EconomyFirstFT: UK signs £1bn deal with Moderna

FirstFT: UK signs £1bn deal with Moderna

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The UK government is collaborating with Boston-based Moderna to build the country’s first manufacturing centre for messenger RNA vaccines in a deal worth £1bn as it seeks a lead in responding to the current and future pandemics.

The government is aiming to secure homegrown supplies of a technology that has proved crucial in the fight against Covid-19 and offers the potential to transform treatment for other conditions such as cancer.

The centre will manufacture up to 250mn doses per year, including some for export. The 10-year deal, which will be finalised this summer, also includes co-operation on research and development.

Health secretary Sajid Javid said the government had drawn Moderna with a long-term supply agreement for vaccines as well as the UK’s strong life sciences ecosystem.

“I think what this shows is that in post-Brexit Britain, when it comes to inward investment, and particularly in this case, the life sciences, the UK is the leader in Europe,” he told the Financial Times.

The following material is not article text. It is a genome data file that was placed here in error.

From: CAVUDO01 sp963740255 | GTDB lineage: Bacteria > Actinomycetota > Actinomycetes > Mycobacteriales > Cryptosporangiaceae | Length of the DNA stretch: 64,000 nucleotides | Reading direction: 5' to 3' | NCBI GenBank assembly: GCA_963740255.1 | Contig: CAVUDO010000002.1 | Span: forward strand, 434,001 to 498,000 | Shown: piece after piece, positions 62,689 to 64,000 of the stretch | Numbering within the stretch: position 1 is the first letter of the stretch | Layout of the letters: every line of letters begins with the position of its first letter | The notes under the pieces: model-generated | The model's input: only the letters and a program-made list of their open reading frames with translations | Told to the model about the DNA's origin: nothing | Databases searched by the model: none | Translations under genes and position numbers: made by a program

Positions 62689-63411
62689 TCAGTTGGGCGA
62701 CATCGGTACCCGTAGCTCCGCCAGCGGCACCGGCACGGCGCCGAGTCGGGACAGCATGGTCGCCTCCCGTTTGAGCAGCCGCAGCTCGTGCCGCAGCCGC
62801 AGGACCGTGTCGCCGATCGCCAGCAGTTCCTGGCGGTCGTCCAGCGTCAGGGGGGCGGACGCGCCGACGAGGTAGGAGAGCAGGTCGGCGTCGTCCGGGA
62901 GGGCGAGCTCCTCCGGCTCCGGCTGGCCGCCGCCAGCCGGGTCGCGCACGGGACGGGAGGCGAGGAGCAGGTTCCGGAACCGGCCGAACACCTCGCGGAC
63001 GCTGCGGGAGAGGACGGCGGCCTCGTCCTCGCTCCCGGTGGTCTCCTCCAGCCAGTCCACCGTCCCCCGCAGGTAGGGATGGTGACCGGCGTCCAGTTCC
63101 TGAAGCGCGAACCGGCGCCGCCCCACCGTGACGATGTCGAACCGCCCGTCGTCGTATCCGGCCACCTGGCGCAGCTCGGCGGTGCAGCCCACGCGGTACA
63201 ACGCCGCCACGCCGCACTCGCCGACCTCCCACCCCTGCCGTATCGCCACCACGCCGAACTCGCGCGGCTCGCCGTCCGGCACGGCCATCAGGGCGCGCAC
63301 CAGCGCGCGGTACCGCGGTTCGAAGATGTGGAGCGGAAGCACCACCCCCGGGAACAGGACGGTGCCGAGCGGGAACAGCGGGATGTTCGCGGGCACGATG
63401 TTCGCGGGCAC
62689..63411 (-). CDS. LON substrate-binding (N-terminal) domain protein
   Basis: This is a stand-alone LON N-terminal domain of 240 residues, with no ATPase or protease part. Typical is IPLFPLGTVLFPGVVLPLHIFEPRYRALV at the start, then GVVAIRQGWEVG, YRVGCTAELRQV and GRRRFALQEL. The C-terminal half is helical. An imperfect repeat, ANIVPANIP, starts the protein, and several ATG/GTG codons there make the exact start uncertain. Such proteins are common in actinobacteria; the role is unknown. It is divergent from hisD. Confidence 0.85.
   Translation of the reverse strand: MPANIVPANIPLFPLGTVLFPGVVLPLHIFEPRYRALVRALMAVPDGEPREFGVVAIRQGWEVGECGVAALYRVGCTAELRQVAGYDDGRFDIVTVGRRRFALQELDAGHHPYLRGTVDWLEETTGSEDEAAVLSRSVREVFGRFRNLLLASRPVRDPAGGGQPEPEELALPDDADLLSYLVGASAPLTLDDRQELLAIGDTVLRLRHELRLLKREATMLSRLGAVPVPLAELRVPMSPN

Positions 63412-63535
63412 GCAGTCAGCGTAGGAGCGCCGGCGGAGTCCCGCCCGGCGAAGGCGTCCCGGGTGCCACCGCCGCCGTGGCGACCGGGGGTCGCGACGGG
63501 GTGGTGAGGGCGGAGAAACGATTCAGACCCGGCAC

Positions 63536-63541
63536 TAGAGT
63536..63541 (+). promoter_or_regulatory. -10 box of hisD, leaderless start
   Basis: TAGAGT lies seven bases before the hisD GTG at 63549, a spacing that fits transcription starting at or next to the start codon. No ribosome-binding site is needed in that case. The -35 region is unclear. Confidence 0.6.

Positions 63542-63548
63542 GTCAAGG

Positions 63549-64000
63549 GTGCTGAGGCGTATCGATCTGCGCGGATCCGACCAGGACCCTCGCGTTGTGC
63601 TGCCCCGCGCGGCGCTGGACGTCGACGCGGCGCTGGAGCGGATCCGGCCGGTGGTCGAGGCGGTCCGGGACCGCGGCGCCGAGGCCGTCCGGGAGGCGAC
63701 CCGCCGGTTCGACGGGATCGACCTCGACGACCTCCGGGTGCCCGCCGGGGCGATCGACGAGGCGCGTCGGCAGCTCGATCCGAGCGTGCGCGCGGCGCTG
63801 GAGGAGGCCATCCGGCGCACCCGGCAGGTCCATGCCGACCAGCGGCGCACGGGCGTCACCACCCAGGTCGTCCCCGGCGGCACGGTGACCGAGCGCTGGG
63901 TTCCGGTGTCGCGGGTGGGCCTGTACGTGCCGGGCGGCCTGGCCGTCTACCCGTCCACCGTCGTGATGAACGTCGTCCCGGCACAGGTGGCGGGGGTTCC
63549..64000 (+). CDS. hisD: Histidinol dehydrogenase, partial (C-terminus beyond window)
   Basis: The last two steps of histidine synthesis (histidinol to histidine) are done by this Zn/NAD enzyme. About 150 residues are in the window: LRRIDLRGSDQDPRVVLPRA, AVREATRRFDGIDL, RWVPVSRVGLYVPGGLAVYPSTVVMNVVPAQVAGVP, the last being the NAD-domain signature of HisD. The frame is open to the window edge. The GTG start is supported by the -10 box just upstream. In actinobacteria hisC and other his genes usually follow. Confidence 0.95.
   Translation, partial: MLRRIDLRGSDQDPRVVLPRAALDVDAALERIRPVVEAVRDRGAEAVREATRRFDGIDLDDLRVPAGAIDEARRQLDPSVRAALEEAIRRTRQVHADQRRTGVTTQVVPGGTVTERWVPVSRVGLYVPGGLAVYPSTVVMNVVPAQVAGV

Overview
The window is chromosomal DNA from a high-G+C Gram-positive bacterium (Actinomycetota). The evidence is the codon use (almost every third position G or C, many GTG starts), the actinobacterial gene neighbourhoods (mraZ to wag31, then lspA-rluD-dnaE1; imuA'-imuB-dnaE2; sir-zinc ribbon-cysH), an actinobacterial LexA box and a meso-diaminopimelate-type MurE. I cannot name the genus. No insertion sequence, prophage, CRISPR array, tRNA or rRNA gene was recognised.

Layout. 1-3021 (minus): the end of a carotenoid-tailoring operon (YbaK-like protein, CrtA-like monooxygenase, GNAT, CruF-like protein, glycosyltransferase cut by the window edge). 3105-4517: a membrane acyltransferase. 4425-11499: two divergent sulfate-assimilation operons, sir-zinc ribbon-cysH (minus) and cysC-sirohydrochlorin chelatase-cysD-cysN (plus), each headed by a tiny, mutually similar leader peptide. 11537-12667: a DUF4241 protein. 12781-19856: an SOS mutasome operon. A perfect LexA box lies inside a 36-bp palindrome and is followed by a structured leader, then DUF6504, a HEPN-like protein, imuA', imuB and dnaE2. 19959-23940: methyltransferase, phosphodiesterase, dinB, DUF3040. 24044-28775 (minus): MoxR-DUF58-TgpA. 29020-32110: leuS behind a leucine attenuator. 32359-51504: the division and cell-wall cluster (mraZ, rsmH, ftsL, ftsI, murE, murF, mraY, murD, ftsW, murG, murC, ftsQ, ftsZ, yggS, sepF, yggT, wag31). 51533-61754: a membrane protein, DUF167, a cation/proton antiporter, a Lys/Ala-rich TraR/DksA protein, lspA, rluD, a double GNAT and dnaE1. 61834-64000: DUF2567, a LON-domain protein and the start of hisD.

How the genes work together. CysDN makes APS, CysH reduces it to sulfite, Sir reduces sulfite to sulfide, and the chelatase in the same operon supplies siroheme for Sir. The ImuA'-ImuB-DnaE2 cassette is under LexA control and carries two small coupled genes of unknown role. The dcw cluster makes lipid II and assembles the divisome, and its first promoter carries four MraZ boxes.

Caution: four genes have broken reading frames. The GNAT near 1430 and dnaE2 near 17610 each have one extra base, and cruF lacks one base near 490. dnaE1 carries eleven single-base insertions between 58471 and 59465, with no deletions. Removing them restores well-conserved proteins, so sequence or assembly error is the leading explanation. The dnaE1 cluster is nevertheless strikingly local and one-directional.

• Go deeper: BioNTech’s chief executive has called on health regulators to decide by the end of the month whether to approve Covid vaccines targeting the most recent strains without first requiring clinical data, warning that “time is ticking”.

Thanks for reading FirstFT Europe/Africa. Here is the rest of the day’s news — Jennifer

1. UK rail bosses push for job cuts Network Rail called on unions to accept almost 2,000 job losses as the two sides prepared to resume negotiations today after the largest transport strike in a generation brought much of Britain to a grinding halt. Do you support the rail strike? Let us know by voting in our poll or sharing your thoughts with We may feature your response in an upcoming newsletter.

2. Scholz aide points to future Russia ties Politicians in Berlin reacted with dismay after Jens Plötner, Chancellor Olaf Scholz’s foreign policy adviser, chastised the media’s coverage, saying Germany’s future relationship with Moscow was “at least as exciting and relevant an issue” as supplying Ukraine with heavy weapons.

More on the war in Ukraine

  • In Europe: Russia has threatened Lithuania with serious consequences if the Baltic nation stops it from exporting EU-sanctioned goods to Kaliningrad by rail.